According to the Ministry of Housing, Communities and Local Government, local authorities suffered an £8 billion financial impact in the first six months of the Covid-19 pandemic. This came from higher spending on services provided by local authorities (including social care and housing) and loss of local authority income (due to lower tax receipts and business activity). Even before the pandemic, local authorities have been dealing with a year-on-year decrease in funding. The 2010-15 government resulted in a series of cuts to local authority budgets, and since then funding has continued to fall. Since 2015-16, settlement funding has decreased across the board, and subsequently ‘core spending power’ has fallen in real terms for all classes of authority between 2015-16 and 2019-20. The picture of a decrease in local authority budgets isn’t too dissimilar the devolved administrations. In Scotland, for instance, the local government revenue settlement fell by 4.7% from 2013 to 2020. It has been subsequently argued, that the ability of authorities to maintain financial and service sustainability over the medium-term is being tested.
The government have supported local authorities with significant amounts of extra funding throughout the pandemic. This has included an original £500 million ‘hardship fund’ for residents struggling to pay council tax bills at the start of the pandemic, and most recently a £120 million grant for the Workplace Capacity Fund for adult social care. In addition, councils have been allowed to balance their books over three years instead of one and bilateral agreements have been made with several authorities in the early months of 2021. The agreements rest on the premise that the authority can transfer money from its capital account to boost its revenue savings, whilst agreeing to external assurance reviews on its financial capability in return.
However, the financial position of local government remains a cause for concern. Many authorities will be relying on reserves to balance their 2020-21 year-end budgets. Despite continuing support into 2021-22 the outlook for next year is uncertain. Many authorities are setting budgets for 2021-22 in which they have limited confidence, and which are balanced through cuts to service budgets and the use of reserves. The Institute for Fiscal studies has issued a warning that ‘local authorities still face a £100m funding gap in the current financial year’ and the National Audit Office have also reported that 75% of authorities will continue to report a ‘funding gap’ in terms of government support and their forecasted revenue.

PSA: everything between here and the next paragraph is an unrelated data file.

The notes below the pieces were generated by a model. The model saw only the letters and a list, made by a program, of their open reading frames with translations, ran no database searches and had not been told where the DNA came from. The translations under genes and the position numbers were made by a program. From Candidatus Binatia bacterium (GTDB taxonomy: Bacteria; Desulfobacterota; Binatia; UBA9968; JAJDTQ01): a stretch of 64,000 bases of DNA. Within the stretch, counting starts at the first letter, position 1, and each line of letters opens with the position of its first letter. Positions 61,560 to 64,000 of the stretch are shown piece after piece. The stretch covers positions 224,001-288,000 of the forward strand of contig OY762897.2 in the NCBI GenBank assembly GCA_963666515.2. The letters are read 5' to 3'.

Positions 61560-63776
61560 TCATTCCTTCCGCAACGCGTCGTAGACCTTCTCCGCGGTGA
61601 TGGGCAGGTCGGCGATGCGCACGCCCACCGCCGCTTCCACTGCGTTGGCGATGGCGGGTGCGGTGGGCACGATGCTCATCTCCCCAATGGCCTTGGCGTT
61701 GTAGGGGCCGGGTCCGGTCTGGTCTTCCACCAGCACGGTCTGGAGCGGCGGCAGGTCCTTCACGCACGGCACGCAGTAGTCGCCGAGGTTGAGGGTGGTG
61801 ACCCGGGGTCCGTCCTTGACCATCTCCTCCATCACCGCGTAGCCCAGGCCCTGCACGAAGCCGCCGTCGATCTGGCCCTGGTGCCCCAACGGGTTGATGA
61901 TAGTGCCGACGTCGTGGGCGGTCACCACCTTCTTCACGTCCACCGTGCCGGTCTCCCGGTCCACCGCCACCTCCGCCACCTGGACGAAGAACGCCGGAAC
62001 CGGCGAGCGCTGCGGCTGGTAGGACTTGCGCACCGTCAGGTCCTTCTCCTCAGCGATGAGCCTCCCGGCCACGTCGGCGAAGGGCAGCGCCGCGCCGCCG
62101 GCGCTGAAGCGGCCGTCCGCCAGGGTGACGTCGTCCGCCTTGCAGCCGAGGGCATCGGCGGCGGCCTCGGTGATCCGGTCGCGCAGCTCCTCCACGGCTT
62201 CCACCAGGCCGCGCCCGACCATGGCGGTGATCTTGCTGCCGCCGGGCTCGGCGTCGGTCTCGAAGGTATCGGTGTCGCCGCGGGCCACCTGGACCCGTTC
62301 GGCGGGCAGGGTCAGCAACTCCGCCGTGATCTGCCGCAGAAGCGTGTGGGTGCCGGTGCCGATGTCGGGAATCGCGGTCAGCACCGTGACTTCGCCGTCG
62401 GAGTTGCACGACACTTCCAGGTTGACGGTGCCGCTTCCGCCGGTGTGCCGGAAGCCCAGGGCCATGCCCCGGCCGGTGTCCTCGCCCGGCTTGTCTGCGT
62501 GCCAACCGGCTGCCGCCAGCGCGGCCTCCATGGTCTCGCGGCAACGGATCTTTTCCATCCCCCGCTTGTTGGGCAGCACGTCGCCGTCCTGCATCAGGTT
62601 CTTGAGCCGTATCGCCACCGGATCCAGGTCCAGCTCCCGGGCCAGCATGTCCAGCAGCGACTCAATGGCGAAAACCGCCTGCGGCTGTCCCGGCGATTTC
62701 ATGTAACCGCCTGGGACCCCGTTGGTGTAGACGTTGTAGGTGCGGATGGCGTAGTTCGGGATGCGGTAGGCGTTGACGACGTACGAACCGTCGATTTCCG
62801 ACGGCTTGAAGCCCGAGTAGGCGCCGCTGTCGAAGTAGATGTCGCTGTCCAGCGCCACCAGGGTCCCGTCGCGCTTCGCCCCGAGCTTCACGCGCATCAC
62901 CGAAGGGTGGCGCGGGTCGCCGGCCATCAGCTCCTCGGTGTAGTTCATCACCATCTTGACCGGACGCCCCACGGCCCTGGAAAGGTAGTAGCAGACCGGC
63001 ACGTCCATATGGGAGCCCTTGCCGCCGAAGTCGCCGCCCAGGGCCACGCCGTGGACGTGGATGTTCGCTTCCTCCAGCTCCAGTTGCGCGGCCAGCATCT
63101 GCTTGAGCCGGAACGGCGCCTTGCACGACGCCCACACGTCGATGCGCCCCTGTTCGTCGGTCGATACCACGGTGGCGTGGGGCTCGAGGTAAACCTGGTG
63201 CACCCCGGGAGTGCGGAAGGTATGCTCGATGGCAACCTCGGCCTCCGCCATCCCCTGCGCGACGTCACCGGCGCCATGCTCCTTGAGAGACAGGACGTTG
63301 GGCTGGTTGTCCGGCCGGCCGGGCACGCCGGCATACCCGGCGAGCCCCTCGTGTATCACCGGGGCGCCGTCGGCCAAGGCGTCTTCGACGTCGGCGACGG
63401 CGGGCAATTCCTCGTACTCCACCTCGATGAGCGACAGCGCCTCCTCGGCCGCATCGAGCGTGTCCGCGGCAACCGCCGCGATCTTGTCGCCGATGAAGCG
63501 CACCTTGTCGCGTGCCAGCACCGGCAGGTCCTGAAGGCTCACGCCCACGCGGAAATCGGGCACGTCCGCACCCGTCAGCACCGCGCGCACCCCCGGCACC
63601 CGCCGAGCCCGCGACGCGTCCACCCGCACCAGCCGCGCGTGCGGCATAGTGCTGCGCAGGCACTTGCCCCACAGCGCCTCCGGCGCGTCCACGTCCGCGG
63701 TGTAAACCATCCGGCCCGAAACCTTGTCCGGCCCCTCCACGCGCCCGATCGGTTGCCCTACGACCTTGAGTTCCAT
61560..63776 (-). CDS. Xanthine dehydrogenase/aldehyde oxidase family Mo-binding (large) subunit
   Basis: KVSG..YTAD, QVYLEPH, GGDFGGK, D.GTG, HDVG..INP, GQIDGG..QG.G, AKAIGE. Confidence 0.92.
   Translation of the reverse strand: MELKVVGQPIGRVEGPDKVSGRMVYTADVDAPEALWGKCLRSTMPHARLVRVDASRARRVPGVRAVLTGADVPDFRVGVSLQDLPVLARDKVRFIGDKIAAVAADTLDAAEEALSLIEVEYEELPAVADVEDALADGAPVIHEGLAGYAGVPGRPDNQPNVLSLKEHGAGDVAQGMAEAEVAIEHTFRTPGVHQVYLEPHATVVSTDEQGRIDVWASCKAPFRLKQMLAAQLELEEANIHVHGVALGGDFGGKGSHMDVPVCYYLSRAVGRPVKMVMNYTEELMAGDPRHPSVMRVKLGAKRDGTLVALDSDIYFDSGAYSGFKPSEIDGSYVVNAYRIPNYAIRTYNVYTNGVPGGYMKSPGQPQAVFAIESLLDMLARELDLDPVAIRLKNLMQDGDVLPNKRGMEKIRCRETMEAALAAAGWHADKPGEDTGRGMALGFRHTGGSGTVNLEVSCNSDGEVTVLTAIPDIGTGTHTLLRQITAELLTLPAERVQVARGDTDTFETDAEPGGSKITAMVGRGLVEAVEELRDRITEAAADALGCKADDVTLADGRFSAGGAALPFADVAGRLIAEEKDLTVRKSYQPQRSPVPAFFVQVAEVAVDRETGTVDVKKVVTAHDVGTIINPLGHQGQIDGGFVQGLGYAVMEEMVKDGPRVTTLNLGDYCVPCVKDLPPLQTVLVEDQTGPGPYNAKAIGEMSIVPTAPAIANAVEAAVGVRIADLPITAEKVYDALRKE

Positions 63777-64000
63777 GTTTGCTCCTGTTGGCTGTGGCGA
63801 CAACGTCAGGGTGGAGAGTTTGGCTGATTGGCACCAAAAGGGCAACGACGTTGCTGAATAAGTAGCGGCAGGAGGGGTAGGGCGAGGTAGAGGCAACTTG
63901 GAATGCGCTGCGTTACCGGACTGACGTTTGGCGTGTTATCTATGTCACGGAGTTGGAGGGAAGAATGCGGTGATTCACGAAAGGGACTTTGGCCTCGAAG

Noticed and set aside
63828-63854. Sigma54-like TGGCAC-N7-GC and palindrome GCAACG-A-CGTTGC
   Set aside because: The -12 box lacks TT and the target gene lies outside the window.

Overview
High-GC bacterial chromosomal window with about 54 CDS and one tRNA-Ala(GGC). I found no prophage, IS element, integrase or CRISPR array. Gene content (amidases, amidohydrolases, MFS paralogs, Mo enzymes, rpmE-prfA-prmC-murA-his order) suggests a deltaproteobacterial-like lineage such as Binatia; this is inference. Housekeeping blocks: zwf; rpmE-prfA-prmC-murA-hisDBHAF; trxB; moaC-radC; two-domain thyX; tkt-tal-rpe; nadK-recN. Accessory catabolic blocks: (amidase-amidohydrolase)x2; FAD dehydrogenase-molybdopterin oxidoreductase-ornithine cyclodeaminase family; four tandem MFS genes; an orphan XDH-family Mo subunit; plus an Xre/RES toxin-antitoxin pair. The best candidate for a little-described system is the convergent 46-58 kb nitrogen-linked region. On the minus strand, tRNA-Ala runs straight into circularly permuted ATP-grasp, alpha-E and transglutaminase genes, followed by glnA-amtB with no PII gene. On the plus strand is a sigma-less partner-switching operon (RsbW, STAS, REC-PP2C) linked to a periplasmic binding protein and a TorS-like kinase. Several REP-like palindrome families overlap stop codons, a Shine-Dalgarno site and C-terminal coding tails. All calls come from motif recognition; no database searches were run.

The symposium will aim to analyse the financial situation local authorities are facing, discuss current levels of government support, and explore strategies to help make their budgets go further.
- Discuss the impact of the Covid-19 pandemic on local authorities and their finances
- Analyse strategies to address pressing expenses while managing limited funds
- Explore why demand for local authority provisions have increased at the same time that the funding they receive has declined
- Share best practices on strategies local authorities can utilise to better manage their budgets and create a stronger financial position
- Learn about inequalities and discrepancies in the funding and financial situation of local governments
- Analyse the government’s ‘levelling up’ agenda, its implications and how to better prepare for it
- Tackling inequalities among various local authorities across the country
- Taking a closer a look at new and emerging technologies that can present long term savings and efficiency